In the novel it remains open whether Goldstein actually exists. The only thing that is indispensable for the system is its function as an enemy. In that sense, he's just as immortal as Big Brother.
Goldstein is also credited with "The Book", which explains the anatomy of the system (title: "The theory and practice of oligarchical collectivism"). This book was actually rewritten by party officials, including O'Brien; he himself admits that this book tells the truth about the crimes of the party, only a change in this situation cannot be brought about. This is based on Leon Trotsky, who in 1936 finished his work "The Revolution Betrayed", which the regime of the USSR was declared Marxist and banned.
3 Orwell's inspiration
To understand why Orwell wrote the novel in 1984, one only needs to look at his other works. The motive of betrayal of the revolution and the deep aversion to totalitarian regimes as well as the helplessness of the individual towards them becomes clear in the Homage to Catalonia and in Animal Farm. Orwell explains in his essay Why I Writethat since the Spanish Civil War he has repeatedly warned against totalitarianism in his work. That does not mean that Orwell writes for a bourgeois democratic society. Orwell himself radically changed his political opinion many times during his life. Among other things, he dealt with socialism and anarchism.
The building of the government of Oceania is a parody of a famous speech by Roosevelt on the four freedoms. As Orwell later told Malcolm Muggeridge, much of Winston's day-to-day work came from Orwell's own experience with the BBC. At that time the BBC was still subordinate to the Ministry of Information.
But the novel also reflects the fears of that time. Above all, certainly the fear that the dictatorships that have just been crushed in Europe could revive in a new form. Furthermore, in 1949 mankind was at the beginning of the nuclear age. Most people in Western Europe and North America were convinced that a ruthless totalitarian party would rule in the Eastern Bloc countries. The technical development from the television set already in series production to the bidirectional tele screen was conceivable. Orwell's utopia of a post-atomic Party dictatorship controlled by tele-screens appeared at the time as an incredibly realistic threat, compounded by the fact that Orwell appeared to be predicting such a society for the next 35 years.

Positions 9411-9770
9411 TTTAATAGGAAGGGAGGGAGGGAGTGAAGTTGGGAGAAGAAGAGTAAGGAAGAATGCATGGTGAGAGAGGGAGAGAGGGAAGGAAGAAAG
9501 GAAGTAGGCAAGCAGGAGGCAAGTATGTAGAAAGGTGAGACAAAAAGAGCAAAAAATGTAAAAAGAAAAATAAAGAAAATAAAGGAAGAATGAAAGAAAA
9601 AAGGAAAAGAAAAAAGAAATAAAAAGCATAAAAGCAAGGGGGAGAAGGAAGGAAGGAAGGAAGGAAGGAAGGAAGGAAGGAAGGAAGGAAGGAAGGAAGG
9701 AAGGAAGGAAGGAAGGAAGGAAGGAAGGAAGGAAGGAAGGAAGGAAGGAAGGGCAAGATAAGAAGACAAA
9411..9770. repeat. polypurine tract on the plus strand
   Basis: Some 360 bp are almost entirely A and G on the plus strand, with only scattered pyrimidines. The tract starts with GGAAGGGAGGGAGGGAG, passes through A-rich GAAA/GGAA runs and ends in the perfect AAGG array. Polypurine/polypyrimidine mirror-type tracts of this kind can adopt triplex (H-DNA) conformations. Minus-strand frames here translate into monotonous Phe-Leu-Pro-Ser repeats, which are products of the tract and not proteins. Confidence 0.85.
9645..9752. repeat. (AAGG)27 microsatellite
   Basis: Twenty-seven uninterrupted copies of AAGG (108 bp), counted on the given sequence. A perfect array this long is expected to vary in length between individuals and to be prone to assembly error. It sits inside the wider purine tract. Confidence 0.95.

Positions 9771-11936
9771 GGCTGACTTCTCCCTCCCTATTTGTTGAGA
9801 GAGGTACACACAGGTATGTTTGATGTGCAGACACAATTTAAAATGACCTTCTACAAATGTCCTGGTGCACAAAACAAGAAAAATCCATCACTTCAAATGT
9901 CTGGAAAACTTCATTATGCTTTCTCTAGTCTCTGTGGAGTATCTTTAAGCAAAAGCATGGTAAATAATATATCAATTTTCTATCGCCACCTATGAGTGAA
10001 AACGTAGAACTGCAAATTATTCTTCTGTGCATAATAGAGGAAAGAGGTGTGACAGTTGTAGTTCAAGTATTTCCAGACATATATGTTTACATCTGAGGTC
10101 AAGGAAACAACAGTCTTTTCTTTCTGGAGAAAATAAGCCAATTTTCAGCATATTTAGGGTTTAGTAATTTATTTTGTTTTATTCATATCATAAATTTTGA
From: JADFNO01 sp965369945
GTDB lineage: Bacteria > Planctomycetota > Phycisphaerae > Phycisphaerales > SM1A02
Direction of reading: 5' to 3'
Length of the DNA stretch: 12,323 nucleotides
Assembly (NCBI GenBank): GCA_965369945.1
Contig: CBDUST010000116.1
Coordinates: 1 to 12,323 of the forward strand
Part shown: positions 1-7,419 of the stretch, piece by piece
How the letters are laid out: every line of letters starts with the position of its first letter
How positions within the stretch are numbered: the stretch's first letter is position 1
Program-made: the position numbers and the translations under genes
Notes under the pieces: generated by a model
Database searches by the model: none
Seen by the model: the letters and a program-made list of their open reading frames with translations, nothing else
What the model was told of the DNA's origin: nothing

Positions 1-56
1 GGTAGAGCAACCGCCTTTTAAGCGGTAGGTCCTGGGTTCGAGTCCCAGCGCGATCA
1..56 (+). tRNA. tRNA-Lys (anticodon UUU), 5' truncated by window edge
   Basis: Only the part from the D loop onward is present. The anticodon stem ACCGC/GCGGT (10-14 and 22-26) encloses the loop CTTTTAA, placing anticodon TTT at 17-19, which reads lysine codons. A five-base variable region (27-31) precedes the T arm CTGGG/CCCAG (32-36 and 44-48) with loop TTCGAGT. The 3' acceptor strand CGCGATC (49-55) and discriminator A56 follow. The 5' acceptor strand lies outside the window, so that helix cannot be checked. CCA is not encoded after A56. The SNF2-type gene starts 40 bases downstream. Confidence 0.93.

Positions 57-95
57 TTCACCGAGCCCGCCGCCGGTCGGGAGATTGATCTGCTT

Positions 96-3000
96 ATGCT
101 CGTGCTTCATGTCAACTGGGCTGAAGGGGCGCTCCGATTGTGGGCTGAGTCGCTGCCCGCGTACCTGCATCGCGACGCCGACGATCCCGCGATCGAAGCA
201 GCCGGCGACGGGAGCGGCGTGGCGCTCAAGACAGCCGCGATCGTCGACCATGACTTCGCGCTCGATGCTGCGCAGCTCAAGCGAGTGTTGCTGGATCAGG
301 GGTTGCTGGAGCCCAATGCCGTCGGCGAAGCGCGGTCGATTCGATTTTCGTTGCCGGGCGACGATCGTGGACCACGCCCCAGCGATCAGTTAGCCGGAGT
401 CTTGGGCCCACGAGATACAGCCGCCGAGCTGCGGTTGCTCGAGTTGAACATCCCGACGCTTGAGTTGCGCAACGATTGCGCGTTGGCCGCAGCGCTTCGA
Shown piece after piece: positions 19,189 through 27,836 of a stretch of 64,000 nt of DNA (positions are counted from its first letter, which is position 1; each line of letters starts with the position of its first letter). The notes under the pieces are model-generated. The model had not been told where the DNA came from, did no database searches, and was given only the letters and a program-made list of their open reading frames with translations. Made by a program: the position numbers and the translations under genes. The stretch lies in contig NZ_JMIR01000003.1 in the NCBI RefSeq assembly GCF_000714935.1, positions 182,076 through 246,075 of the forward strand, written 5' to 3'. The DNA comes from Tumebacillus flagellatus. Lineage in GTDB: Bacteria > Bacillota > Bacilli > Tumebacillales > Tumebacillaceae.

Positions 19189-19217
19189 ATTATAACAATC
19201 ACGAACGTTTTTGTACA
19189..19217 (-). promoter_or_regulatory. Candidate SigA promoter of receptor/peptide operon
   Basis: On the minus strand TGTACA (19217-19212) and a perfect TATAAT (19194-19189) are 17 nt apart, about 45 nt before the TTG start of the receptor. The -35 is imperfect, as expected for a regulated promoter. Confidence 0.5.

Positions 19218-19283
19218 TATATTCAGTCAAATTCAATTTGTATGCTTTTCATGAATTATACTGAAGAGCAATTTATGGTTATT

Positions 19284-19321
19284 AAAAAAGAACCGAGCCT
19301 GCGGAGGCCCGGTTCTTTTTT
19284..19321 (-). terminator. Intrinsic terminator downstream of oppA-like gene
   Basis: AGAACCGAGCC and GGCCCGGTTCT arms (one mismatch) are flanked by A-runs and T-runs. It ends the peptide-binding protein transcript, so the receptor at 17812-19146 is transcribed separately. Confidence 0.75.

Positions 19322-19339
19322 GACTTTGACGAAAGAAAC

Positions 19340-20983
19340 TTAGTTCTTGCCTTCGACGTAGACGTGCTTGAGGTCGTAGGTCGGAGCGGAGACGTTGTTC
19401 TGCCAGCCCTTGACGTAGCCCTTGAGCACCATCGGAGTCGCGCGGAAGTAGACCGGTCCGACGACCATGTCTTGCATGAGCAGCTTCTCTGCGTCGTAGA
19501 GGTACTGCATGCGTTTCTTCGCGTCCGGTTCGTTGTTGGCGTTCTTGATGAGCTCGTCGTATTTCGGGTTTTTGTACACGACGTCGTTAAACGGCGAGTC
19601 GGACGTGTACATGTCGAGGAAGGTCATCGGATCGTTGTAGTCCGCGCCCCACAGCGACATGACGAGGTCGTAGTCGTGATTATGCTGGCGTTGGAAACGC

An alternative inspiration for 1984 could be Orwell's own childhood and the description of the feelings and experiences experienced at the time. Fritz Erik Hoevels goes into this in his book Psychoanalysis and Literary Studies (Ahriman-Verlag, 1996) (inter alia) and describes Orwell's “true and hidden subject” as “the horrors of the family”.
4 cornerstones of ideology
4.1 Control of the past
A fundamental concept of the Thought Control Party is control of the past. That is why a gigantic effort is being made in the Ministry of Truth to adapt all existing documents to the current party line. Nobody should be able to refute statements of the party on the basis of historical documents, including reports that express themselves in a positive way about people who have meanwhile become "non-persons" through "disappearance" or "vaporization" rewritten. Or is the population not even aware of the constant change of opponents of the war due to the change in statistics and reports. They think that the state has always been enemies with the current enemy. To make this possible, the party newspaper, the Times, is regularly updated to include all historical editions and old editions are reprinted. The old copies that no longer fit into the party line are taken from the archives and destroyed.
There is also a famous historical model for this that Orwell may have known, a photograph of Lenin. In the original version, Trotsky and Kamenev stand next to him. In the second version, Trotsky has been retouched, but Kamenev is still there. In the third version, Kamenev has also disappeared.
4.2 War means peace
In Orwell's world, the three superpowers only wage limited wars on the periphery. This is enough for them to keep the population under pressure, to maintain poverty and thus to secure their rule. Since this is in the interests of all three governments, it prevents the great war between them. The fact that they constantly change their allies does not change anything (see balance of power).
However, at some point the reader will wonder whether the government of Oceania does not drop the bombs itself in order to avoid unrest or even demonstrations, because the following applies: As long as there is war and people feel it, there is peace. Julia and Winston also suspect this at some point, since these bombing attacks are only ever aimed at the areas of the proles and not the residential areas of the party members.
4.3 Dual thinking
Zwiedenken (in more recent German editions: Doppeldenk) is a central thesis of the book. If the party says 2 + 2 = 5, then so be it. Nor is it enough just to say it, you really have to believe it. The party controls the mind, if the party says 2 + 2 = 5 then people believe it, and when people believe it, so it is. On the other hand, O'Brien admits to Winston that it is used for scientific purposes and the like. sometimes it is necessary to know that 2 + 2 = 4. This is where the actual double-thinking (“doublethink”) sets in, since the party member loyal to the party is required to “switch between two truths” (in one moment 2 + 2 = 5, in the next 2 + 2 = 4) without turning to be aware of it. There is no objective truth outside the party. Under the torture, Winston actually sees the requested 5 fingers once, although O'Brien only shows him 4 fingers.